FELIX, October 21, 1983 wrote:Two IC Students Tel l of Their Experiences With the Local Cults
THE SCHOOL OF ECONOMIC SCIENCE
The advertisement of a philosophy course interested me immedi
ately. I felt that purely scientific training left undesirable gaps in my
knowledge of culture and my ability to look at the world from a
'mature' standpoint. I'm normally as apathetic as the next man, but
these lectures were in Queensgate. What a piece of luck, I felt!
I would not have followed up a classified ad, but this double
column looked impressive and respectable. The descriptions: "the
great philosophic teachings which have enabled men and women
throughout the ages to discover direction and purpose in their
lives...etc" are compelling and, even as I re-read them, beautiful.
What now seems strange is that an organisation I had never heard
of, the School of Economic Science, should list nineteen schools all
over England and repeat the lectures every evening of the week
(when other adult eduction classes frequently teeter because the
numbers don't justify one evening). This advertisement even
invites us to vary our day of attendance.
To my surprise, the lecture went slowly. After ten minutes the
lady lecturing hadn't said anything at all. But she was obviously well
prepared and soon coaxed the class into a discussion about
wisdom. Somehow our result was-a general agreement on a
verbose definition which meant nothing. I was disappointed, but at
least I had contributed to the discussion. Since the rest of the class
had all beer, involved in formulating our definition, I assumed that I
was more illiterate than I had supposed. The rest of the time until
the break was more useful. We studied a diagram about conscious
ness. It wasn't very scientific, but who was I to object to the ideas of
(as I thought) the great philosophers? The teacher was a beginner,
but I could hardly fault her after she told us that she and her
colleagues worked unpaid, for the love of it. It never occured to me
that this was strange.
After tea we heard some soporific passages and then learnt how
to isolate ourselves from our surroundings by deep concentration!
I know that this is supposed to help philosophers, but I had not
known how important it was.
Thankfully, I never went back (despite the letters). This happens -
in many cases, and the falling register causes the daily classes to
merge. In the remaining cases, students may never leave. There is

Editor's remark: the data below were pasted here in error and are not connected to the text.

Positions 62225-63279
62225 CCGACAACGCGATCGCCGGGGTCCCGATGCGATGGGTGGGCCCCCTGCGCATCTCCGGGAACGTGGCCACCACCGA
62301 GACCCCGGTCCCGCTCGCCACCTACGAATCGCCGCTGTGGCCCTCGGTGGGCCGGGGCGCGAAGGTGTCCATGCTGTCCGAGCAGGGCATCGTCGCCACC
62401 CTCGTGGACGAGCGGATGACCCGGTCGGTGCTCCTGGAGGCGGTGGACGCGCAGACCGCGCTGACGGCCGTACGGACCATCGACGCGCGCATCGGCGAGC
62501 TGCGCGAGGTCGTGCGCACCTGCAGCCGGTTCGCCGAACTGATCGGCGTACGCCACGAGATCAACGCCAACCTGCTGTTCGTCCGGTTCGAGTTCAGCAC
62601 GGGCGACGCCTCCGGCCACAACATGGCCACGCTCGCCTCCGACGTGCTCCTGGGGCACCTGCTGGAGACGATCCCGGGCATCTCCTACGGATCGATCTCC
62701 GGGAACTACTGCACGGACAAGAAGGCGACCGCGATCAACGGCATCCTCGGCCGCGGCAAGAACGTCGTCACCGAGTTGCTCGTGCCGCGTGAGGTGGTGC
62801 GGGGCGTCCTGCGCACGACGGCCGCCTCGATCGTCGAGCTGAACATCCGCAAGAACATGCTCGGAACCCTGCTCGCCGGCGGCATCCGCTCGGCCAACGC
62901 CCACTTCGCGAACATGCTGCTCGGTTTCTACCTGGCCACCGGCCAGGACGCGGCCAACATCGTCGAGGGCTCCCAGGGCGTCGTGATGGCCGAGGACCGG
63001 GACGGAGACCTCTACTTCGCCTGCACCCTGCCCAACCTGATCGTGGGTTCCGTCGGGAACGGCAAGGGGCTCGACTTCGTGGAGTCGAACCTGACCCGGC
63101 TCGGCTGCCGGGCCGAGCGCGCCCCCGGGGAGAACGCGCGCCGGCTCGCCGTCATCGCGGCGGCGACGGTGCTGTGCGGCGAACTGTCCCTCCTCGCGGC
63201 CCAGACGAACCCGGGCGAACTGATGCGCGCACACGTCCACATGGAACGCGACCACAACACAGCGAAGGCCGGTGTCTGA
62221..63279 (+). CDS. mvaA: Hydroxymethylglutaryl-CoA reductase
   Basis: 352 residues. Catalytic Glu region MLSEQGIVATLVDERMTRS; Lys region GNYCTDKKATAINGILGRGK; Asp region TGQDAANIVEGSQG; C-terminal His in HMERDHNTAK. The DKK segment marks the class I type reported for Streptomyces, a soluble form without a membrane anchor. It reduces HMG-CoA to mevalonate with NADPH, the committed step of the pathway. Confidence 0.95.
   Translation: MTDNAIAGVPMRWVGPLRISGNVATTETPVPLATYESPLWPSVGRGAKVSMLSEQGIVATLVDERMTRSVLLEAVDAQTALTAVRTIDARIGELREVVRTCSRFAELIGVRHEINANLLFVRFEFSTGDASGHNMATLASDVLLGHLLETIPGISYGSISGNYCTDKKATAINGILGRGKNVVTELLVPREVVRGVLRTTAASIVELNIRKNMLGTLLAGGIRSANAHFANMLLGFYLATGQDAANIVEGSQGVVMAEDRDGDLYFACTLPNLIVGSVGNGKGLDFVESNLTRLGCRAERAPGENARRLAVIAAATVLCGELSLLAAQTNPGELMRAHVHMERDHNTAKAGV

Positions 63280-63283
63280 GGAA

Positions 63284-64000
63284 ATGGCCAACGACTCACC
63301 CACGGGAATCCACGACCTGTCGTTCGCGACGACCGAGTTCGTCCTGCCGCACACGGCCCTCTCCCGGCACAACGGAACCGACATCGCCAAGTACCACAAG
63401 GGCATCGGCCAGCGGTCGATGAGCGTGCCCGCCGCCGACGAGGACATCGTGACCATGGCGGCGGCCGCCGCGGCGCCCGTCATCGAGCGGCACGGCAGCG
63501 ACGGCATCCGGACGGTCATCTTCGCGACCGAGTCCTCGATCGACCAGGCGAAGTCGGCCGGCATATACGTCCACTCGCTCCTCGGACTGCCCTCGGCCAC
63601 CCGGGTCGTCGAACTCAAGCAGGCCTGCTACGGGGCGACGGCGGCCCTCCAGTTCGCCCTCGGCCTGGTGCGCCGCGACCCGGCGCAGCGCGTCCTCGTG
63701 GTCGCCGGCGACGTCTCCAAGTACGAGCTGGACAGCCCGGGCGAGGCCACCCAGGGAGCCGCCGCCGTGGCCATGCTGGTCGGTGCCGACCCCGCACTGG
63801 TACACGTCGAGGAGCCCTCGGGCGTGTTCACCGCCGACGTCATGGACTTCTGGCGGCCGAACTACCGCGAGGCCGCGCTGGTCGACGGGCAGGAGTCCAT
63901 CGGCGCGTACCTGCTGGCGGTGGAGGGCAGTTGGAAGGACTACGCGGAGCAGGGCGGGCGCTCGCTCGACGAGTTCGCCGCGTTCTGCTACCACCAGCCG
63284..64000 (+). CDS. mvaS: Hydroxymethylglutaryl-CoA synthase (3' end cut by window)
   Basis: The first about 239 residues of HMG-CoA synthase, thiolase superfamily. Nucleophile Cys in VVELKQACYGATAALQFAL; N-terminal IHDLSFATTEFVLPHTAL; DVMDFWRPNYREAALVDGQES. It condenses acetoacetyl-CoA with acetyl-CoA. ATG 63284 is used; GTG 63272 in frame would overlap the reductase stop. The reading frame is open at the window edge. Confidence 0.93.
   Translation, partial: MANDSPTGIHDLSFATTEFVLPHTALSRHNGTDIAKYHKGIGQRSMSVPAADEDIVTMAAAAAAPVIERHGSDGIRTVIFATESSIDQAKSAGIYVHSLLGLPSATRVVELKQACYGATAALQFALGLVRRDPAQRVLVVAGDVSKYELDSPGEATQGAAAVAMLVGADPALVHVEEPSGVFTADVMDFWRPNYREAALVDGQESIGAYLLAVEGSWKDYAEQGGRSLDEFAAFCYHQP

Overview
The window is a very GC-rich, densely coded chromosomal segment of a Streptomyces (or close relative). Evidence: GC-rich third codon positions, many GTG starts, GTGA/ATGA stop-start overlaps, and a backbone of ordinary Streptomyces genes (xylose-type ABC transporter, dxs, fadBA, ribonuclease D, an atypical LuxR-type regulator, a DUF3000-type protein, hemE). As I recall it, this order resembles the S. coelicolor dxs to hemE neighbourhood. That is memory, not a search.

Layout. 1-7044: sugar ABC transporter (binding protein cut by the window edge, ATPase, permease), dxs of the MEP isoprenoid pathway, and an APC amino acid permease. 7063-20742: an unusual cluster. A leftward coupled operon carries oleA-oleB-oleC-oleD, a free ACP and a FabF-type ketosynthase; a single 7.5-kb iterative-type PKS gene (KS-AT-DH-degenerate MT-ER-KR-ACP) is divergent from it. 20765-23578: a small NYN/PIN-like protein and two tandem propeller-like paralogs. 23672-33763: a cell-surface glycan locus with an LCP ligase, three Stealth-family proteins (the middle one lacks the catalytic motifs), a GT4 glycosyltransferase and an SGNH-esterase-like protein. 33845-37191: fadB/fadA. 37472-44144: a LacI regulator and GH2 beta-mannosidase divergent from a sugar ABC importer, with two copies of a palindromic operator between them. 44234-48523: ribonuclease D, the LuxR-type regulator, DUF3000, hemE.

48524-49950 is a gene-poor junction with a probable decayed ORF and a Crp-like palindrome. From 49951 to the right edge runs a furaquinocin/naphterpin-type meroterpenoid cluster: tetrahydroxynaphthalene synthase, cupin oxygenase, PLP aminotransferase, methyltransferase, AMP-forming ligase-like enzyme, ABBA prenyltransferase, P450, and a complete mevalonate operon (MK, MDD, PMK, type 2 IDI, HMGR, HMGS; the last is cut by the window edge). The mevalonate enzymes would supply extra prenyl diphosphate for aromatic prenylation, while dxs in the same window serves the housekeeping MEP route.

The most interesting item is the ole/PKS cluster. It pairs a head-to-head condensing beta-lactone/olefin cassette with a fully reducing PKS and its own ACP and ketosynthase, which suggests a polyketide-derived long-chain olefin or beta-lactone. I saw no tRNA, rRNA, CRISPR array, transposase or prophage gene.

no problem in persuading them all that one evening is convenient
because they are taught that the School is the most' important
element of their lives. I have seen how full the school is of
helpers—continuing students who run the place.
Whilst the organisation's philosophy may be of a quasi-religious
type and the followers may never go out and do any harm, they are
dangerous because of their method. They believe that recruits
benefit most from the course, by having their personalities re
arranged and 'improved'. This task is initiated secretly, although at
a later date the student always agrees that what happened was for
the best. He has no choice: they all believe that it is for the best.
The only reason why I did not go to the second lecture is that I
described the course to some friends. They were rather impressed
by my description, but another overheard our discussion and
enquired about the name of the school. He told me about the real
nature of the course which I was so proud to be attending. I did not
want to believe him: the people there were so pleasant. Yes, he
replied, that was why he stayed for a year. His teachers pestered
him to come back when he left, though the 'treatment' had only
failed for his group because he became a trouble-maker after
becoming suspicious. The staff are so pleasant that they never
react strongly, even if you tell them that they are in a Mooney-like
cult. They wiil try to convince you that it isn't so, which is what you
prefer to believe anyway.
http://felixonline.co.uk/archive/IC_198 ... 0654_A.pdf
Articles about cults in the double spread at the bottom of the edition